Sofia has a history that goes back thousands of years. Through the centuries, many different tribes and people have inhabited it, contributing to its rich and diverse history. Numerous Neolithic villages have been discovered in the area, actually recently an pre-historical settlement has been recently discovered in the very centre of modern Sofia. The Thracian Serdi tribe settled here in the 7th century BC and gave the first recorded name of Sofia - Serdica. The Byzantines called it Triaditsa and the Slavs - Sredets. The modern city of Sofia was named in the 14th century after the basilica St. Sofia. In Greek, word sofia means wisdom. In the 3rd century AD, the town was a very important transport centre within the powerful Roman Empire. The Romans built strong walls around Serdica, their capital of Inner Dacia and an important stopping point on the major trade route from Naisus (present Nish, Yugoslavia) to Constantinople.
Today many streets, buildings, parks, and even whole neighbourhoods preserve the architectural style from the turn of the century. Between 1879 and 1939, the population of Sofia grew from 20 000 to 300 000, while today 1 350 000 people live in Sofia. Since ancient times the city itself was famous for the abundance of cold and thermal mineral water springs, as well as its surroundings. The water is still available today and is praised for its numerous qualities. Springs may be found in the city centre, as well as in the neighbourhoods: Kniazevo, Gorna Bania, Bankia, Ovcha Kupel and Ivaniane.
Sofia is an excellent destination for cultural and conference tourism, as well as for shopping. Three big malls were opened in less than two years, there you can spend hours and hours in the worldwide famous boutique shops, with the best brands on the market or just get some quality food in one of the many restaurants and bars. There are also a lot of entertainment facilities (movie theatres), beauty shops and saloons. Many other retail areas are situated in the very centre of the city and are worth to be visited as well.
The Vitosha mountain is just minutes away, since the cityâ€™s outskirts and most expensive areas are literally hidden in its forests. In the wintertime Vitosha offers excellent ski and accommodation conditions and facilities. New ski and half-pipe tracks (you can do night snowboarding, since there is a modern state-of-the-art light installation) were recently finished, there are also three lifts operational all year round. The ski season starts really early since the city and the mountain itself are at pretty significant altitude â€“ at the end of October, or the beginning of November you can already enjoy the ski tracks. The season is really long- sometimes people go skiing until the middle of April, the beginning of May. The mountain is really attractive for weekend escapees. It is perfect for mountain-biking, hiking, fishing, rowing, etc.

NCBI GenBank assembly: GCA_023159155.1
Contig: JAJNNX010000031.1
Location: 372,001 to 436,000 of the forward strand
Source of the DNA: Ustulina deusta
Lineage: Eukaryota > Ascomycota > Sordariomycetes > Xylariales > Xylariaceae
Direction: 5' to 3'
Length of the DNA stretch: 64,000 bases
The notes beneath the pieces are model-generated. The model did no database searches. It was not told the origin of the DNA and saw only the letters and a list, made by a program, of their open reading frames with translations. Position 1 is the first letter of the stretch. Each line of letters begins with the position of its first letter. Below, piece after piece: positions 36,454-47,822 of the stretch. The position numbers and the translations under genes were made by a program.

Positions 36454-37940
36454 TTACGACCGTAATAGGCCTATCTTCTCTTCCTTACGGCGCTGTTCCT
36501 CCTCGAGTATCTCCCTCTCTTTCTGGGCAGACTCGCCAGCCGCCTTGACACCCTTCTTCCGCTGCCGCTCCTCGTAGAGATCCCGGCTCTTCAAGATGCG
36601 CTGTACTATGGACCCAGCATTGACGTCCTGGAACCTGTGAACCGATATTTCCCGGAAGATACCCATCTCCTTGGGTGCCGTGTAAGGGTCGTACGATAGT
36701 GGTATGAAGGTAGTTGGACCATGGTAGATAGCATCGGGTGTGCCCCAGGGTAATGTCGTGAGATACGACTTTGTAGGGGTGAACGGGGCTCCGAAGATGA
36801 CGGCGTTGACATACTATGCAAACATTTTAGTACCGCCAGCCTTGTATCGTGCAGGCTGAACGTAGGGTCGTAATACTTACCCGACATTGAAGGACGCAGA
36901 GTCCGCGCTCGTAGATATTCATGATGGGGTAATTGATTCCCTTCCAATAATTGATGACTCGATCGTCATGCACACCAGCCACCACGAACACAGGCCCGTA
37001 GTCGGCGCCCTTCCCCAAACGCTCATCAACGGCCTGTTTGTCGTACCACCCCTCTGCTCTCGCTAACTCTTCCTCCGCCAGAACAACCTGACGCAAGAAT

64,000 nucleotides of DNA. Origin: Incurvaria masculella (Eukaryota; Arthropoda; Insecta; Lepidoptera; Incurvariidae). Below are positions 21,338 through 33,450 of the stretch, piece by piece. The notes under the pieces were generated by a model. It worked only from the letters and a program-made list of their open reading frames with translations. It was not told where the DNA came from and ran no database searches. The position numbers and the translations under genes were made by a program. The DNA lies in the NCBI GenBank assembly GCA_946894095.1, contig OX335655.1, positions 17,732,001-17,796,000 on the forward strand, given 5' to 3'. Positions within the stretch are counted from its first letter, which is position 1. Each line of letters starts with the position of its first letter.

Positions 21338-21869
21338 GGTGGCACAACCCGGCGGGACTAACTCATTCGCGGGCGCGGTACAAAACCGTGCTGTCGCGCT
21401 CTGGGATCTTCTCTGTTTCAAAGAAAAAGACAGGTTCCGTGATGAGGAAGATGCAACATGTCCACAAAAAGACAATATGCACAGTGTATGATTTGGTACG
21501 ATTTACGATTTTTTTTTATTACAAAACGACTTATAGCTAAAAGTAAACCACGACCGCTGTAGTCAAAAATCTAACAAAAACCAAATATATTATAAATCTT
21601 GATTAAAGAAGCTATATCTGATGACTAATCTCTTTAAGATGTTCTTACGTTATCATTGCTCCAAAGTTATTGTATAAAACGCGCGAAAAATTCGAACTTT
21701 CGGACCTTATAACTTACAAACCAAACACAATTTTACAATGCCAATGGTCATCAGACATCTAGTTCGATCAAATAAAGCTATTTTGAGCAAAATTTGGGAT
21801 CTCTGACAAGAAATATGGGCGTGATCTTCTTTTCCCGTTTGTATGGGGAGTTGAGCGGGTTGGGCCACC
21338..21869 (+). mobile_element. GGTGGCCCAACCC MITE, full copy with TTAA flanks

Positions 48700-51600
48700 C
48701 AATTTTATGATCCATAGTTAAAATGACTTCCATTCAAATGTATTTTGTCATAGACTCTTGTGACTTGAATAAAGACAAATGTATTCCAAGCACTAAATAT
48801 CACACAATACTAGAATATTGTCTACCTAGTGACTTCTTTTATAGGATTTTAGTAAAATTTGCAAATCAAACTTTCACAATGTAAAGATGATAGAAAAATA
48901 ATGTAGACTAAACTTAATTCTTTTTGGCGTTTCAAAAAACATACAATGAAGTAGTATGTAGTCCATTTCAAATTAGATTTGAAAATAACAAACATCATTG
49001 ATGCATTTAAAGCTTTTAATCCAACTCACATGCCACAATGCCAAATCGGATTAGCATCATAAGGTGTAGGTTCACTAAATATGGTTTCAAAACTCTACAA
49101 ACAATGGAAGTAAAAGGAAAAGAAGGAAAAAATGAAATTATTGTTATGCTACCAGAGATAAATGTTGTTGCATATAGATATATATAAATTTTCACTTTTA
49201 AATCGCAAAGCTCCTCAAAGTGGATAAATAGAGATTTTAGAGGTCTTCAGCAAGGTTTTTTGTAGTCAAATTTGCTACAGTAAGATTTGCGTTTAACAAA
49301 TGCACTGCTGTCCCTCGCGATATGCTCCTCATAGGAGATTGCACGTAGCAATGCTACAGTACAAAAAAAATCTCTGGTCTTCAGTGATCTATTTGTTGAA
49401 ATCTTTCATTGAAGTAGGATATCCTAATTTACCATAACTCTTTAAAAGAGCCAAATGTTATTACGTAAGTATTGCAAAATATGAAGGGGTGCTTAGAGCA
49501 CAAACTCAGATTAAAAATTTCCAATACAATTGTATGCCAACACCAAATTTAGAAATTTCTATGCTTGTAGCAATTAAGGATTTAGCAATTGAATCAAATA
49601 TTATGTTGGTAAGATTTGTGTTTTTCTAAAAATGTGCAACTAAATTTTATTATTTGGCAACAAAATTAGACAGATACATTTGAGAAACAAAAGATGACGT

The city is growing fast, there are a lot of foreign business investments, and already 3 business districts have been formed. This is where major local and international corporations have established their branches.
The night and cultural life (theatre, opera, etc.) are just amazing. You can go out any day of the week and spend quality time with your family and friends. There is a lot for everyone.
Things to do
There are lots of things to do and see in Sofia here is just a few:
- The National History Museum in Sofia was established in 1973. It was moved a few years ago from its previous buildings in the city centre and is now located in the outskirts of Vitosha Mountain, on 16 Vitoshko Lale Street. Its collection includes more than 650,000 exhibits, which makes it one of the largest natural history museums in the Balkans.
-The old Royal Palace which is located on 1 Alexander Battenberg Square houses two museums worth visiting â€“ the National Gallery and the National Ethnographic Museum. In spring 2005, after many years of renovation, the National Art Gallery finally presented its permanent exhibition.
-'Earth and Men' Museum - this museum is situated right behind the Palace of Culture and is within walking distance from the other main attractions and shopping streets. 'Earth and Men' is a wonderful place for those interested in gems and minerals.
-The vaulted crypt in the basement of the Alexander Nevsky Cathedral houses one of the biggest collections of religious art. This museum is a branch of the National Gallery and displays some iconic masterpieces. The oldest of the exhibits dates back to the 9th.
-Sofia Zoo - The zoo was founded in 1888, which makes it the first in the Balkan Peninsula and one of the oldest in Europe. The idea to collect exotic animal species belonged to Tsar Ferdinand, an eager naturalist.
-Sofia Land Amusement Park -Sofia Land is a newly acquired attraction in Sofia, situated in close proximity to the Sofia Zoo and the Boris Gardens.
-Marketplaces Bulgarians prefer to buy their fruit and vegetables at the open markets. You can find many of those around the city, offering their colourful, fresh produce together with plenty of noise and bustle.